It’s all too much for Mary Louise to take in, but the big little lies are adding up! Now, with Mary Louise moving to an apartment nearby and establishing residency, she could try to wrestle custody from Celeste. In this episode alone, Mary can testify to Celeste driving under the influence and shoving her son to the ground. She’s a scary opponent, and any more lies — especially the lie — could push her away for good.

But the real heartbreak came elsewhere. First, Jane’s explanation to Ziggy of who his dad was and how he came to be born is incredibly frank and understated. From Woodley turning her face away from her son when she’s forced to tell him the truth, to having to keep going when he misunderstands the word “assaulted,” it all churns forward in a gut-wrenching yet authentic evolution.

Gallery: Mary Louise Wants Answers…Now in New ‘Big Little Lies’ Episode (PureWow)

By the time we see the half-brothers meet for the first time, knowing they’re half-brothers, it’s a tragic kind of bittersweet. Sure, it’s great they’re getting to know each other this early in life, but as the lies keep stacking up, it’s hard to shake the feeling plenty of damage has already been done to these young boys.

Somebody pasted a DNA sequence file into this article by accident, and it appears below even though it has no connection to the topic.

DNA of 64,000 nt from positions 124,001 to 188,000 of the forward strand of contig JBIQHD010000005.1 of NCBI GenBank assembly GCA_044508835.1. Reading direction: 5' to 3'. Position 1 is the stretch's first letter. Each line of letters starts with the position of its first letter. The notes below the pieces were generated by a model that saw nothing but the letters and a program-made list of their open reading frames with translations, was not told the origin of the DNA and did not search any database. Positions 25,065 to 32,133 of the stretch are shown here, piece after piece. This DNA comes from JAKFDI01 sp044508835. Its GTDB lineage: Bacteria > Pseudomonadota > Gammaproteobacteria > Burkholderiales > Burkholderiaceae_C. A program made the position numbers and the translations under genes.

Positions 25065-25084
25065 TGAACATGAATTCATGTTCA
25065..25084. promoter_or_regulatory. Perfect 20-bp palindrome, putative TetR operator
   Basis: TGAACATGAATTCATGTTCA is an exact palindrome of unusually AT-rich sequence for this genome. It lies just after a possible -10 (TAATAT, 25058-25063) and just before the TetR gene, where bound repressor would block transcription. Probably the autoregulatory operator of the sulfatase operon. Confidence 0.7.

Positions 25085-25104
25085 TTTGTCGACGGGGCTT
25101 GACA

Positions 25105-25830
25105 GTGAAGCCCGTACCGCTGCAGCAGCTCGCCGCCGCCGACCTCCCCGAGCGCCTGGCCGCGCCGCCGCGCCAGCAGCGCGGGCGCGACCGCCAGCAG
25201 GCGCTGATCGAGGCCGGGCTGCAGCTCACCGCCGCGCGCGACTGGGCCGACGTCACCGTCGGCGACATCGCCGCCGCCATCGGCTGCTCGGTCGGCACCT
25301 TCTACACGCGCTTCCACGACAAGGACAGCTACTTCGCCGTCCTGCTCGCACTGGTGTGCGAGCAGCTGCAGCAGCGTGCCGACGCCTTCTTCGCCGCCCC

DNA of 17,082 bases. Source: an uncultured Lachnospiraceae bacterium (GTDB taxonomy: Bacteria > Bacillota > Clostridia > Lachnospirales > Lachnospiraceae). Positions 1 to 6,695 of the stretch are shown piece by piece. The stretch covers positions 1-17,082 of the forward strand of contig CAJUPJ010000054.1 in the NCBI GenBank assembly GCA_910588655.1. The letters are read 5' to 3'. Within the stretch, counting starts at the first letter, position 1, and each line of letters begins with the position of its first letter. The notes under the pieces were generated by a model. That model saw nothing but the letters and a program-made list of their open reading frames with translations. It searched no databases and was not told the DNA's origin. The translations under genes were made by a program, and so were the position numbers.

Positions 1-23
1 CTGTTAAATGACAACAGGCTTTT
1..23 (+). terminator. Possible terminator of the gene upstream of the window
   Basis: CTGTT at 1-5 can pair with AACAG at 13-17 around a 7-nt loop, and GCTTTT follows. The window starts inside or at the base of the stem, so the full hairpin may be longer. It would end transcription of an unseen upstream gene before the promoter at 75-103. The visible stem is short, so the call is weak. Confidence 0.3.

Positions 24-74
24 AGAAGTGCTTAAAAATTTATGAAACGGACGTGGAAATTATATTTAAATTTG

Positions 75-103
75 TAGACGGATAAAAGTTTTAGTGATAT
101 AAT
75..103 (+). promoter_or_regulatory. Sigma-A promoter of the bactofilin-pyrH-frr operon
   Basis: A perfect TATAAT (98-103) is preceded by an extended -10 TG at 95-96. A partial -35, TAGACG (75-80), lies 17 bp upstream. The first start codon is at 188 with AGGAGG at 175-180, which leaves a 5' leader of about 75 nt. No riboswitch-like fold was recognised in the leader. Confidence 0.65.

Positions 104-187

Finally, the surprising emotional whopper hit when Ed (Adam Scott) walks in on Madeline talking about her affair. Already steaming from being kept in the dark about Ziggy’s father, Ed explodes, storming out and returning to tell Madeline he thinks they’re done. It’s hard to blame him, given the way he’s been treated, but the tears sneak up on you a bit. Ed and Madeline are far from the ideal couple. They’re not even a couple we’re meant to be rooting for; if anything, their fallout has been set up since her affair in Season 1, and Madeline’s focus has been on her relationship with her daughters more than Ed.

a person standing in front of a window: Big-Little-Lies-Season-2-Episode-2-Meryl-Streep- © Jennifer Clasen/HBO Big-Little-Lies-Season-2-Episode-2-Meryl-Streep- But their fight hits home, and Scott deserves a lot of credit for it. David E. Kelley writes a good speech with a great build, but Scott nails Ed’s tricky shifts in thought — from emphasizing Madeline’s betrayal by keeping secrets from him, specifically, to making sure she knows he considers Abigail (Kathryn Newton) to be his daughter, too — downshifting without sounding recited, and gearing up for that final line, “I think we’re done!” with an authority found within his shaky voice. For all the great cast members leading “Big Little Lies,” the bench is deep, too, and Scott steps up.

By the end of the hour, everyone has seen a lie catch up to them in a big way (including Laura Dern’s Renata, who got dealt a rough fantasy courtroom scene and still managed to make her arc resonate). Now, the only question is when they all get got for good.

Grade: B+